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National College Credit Recommendation Service

Board of Regents  |  University of the State of New York

Active Learning Experiences - Camphill Academy

Titles of all evaluated learning experiences in Active Learning Experiences - Camphill Academy

Descriptions and credit recommendations for all evaluated learning experiences

Location:
Curative Education Program, Glenmoore, PA; Social Therapy Program, Copake, NY; Soquel, CA; N. Vancouver, BC; and instructor-led individual study at various locations across North America.
Length:
30 hours (across several weeks - varies).
Dates:
September 2004 - Present.
Objectives:

Upon successful completion of the course, students will be able to: describe the concept of the sevenfold human being, explaining the manifestations of physical existence, life, astrality, and egohood in the human being; describe the content of the sevenfold human being, demonstrating an understanding of the transformation of the physical body, life body, and astral body to the spirit self, life spirit, and spirit body; explain the relationship between contemplative practices and an awareness of the transformative processes that occur in the sevenfold human being; discuss the philosophical basis for the concepts of human destiny and reincarnation; describe the conceptual basis for the discussion of the worlds of matter, soul, and spirit, and the interconnection of these three worlds.

Instruction:

This course provides an orientation to anthroposophical concepts of individual human existence. It provides a basic framework upon which contemplative, pedagogical, therapeutic, and diagnostic concepts of curative education and social therapy are built. This course is accompanied by a year-long introduction to human biographies, curative education/social therapy, and the human being, which further develop the basic themes presented. Topics covered include: the bodily nature, the soul nature, and the spirit nature of the human being; the philosophy of human destiny; the philosophical underpinnings of human reincarnation; the mineral world; the soul world; the spiritual world; the nature of being; overview of basic contemplative exercises, including the six-fold path, the eight-fold path, and self-observation.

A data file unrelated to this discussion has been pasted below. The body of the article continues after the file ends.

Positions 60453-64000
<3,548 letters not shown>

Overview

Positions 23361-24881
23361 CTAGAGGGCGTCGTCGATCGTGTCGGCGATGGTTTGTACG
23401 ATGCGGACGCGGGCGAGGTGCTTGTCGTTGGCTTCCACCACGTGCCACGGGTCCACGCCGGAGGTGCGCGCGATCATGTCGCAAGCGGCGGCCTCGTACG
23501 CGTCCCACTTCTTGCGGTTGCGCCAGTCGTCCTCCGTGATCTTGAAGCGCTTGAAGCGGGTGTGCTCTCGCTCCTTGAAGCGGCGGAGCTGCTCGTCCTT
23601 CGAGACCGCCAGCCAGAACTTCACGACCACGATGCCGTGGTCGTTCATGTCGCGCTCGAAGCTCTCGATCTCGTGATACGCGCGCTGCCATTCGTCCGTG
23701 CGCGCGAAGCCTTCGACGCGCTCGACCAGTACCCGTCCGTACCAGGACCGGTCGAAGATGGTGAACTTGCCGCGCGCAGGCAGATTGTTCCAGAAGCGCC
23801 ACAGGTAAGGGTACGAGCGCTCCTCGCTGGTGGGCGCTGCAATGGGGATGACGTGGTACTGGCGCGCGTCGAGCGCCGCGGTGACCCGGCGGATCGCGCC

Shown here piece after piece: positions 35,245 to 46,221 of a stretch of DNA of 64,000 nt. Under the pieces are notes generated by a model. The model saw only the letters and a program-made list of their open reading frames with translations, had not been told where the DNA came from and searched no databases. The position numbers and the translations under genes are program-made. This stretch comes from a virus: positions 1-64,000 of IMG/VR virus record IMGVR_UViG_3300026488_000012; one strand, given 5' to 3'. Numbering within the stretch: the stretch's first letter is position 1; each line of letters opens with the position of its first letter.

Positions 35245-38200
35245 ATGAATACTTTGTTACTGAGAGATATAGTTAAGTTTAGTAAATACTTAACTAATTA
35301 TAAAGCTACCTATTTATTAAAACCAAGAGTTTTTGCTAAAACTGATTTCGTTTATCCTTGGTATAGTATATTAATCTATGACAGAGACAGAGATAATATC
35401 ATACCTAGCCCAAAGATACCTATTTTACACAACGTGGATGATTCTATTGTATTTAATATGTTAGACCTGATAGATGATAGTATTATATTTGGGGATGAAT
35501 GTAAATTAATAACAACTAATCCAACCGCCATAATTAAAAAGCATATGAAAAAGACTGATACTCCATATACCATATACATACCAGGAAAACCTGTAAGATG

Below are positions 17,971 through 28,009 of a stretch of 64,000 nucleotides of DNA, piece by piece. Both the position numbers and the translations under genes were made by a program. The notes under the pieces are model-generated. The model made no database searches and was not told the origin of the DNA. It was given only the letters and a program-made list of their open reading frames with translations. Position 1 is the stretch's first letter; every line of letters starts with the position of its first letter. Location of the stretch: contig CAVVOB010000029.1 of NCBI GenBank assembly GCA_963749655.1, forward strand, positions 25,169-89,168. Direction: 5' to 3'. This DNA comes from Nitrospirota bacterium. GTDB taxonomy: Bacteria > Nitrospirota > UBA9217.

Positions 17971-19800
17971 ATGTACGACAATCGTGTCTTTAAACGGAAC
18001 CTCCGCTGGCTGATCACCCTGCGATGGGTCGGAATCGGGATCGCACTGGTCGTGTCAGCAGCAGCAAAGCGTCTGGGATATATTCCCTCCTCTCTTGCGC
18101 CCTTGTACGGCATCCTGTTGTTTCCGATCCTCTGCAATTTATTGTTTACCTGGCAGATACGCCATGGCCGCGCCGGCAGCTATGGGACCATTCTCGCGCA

Credit recommendation:

In the lower division baccalaureate/associate degree category OR in the upper division baccalaureate degree category, 3 semester hours in Curative Education, Social Therapy, Philosophy, Cognitive Studies, Consciousness Study, Contemplative Practice, Contemplative Spiritual Practice, Western Spirituality, and any discipline that could benefit from such a complementary learning experience (9/05) (10/10 revalidation) (11/15 revalidation).

Location: